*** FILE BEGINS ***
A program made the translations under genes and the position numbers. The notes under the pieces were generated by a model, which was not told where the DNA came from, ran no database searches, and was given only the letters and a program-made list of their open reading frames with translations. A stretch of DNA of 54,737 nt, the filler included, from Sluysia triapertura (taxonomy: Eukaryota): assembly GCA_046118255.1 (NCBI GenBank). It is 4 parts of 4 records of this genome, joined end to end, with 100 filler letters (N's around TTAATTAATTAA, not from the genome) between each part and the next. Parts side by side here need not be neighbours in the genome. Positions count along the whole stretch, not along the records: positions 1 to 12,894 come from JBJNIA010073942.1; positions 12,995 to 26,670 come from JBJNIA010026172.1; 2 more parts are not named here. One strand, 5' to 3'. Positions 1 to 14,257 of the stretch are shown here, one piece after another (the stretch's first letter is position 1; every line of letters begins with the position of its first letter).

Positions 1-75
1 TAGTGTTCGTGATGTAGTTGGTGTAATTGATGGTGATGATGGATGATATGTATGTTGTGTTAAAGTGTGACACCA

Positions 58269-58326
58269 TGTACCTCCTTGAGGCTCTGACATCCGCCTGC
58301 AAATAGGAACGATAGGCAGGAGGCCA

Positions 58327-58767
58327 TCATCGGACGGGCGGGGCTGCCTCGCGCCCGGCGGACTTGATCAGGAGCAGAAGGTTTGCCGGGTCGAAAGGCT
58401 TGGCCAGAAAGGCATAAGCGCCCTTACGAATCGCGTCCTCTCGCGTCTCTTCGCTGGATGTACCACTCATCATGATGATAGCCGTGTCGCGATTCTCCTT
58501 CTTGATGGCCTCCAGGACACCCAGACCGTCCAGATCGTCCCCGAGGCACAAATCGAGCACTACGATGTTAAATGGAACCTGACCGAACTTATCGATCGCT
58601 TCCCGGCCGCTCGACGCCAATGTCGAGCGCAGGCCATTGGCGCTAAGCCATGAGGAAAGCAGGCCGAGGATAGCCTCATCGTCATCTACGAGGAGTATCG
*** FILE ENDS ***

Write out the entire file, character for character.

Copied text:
A program made the translations under genes and the position numbers. The notes under the pieces were generated by a model, which was not told where the DNA came from, ran no database searches, and was given only the letters and a program-made list of their open reading frames with translations. A stretch of DNA of 54,737 nt, the filler included, from Sluysia triapertura (taxonomy: Eukaryota): assembly GCA_046118255.1 (NCBI GenBank). It is 4 parts of 4 records of this genome, joined end to end, with 100 filler letters (N's around TTAATTAATTAA, not from the genome) between each part and the next. Parts side by side here need not be neighbours in the genome. Positions count along the whole stretch, not along the records: positions 1 to 12,894 come from JBJNIA010073942.1; positions 12,995 to 26,670 come from JBJNIA010026172.1; 2 more parts are not named here. One strand, 5' to 3'. Positions 1 to 14,257 of the stretch are shown here, one piece after another (the stretch's first letter is position 1; every line of letters begins with the position of its first letter).

Positions 1-75
1 TAGTGTTCGTGATGTAGTTGGTGTAATTGATGGTGATGATGGATGATATGTATGTTGTGTTAAAGTGTGACACCA

Positions 58269-58326
58269 TGTACCTCCTTGAGGCTCTGACATCCGCCTGC
58301 AAATAGGAACGATAGGCAGGAGGCCA

Positions 58327-58767
58327 TCATCGGACGGGCGGGGCTGCCTCGCGCCCGGCGGACTTGATCAGGAGCAGAAGGTTTGCCGGGTCGAAAGGCT
58401 TGGCCAGAAAGGCATAAGCGCCCTTACGAATCGCGTCCTCTCGCGTCTCTTCGCTGGATGTACCACTCATCATGATGATAGCCGTGTCGCGATTCTCCTT
58501 CTTGATGGCCTCCAGGACACCCAGACCGTCCAGATCGTCCCCGAGGCACAAATCGAGCACTACGATGTTAAATGGAACCTGACCGAACTTATCGATCGCT
58601 TCCCGGCCGCTCGACGCCAATGTCGAGCGCAGGCCATTGGCGCTAAGCCATGAGGAAAGCAGGCCGAGGATAGCCTCATCGTCATCTACGAGGAGTATCG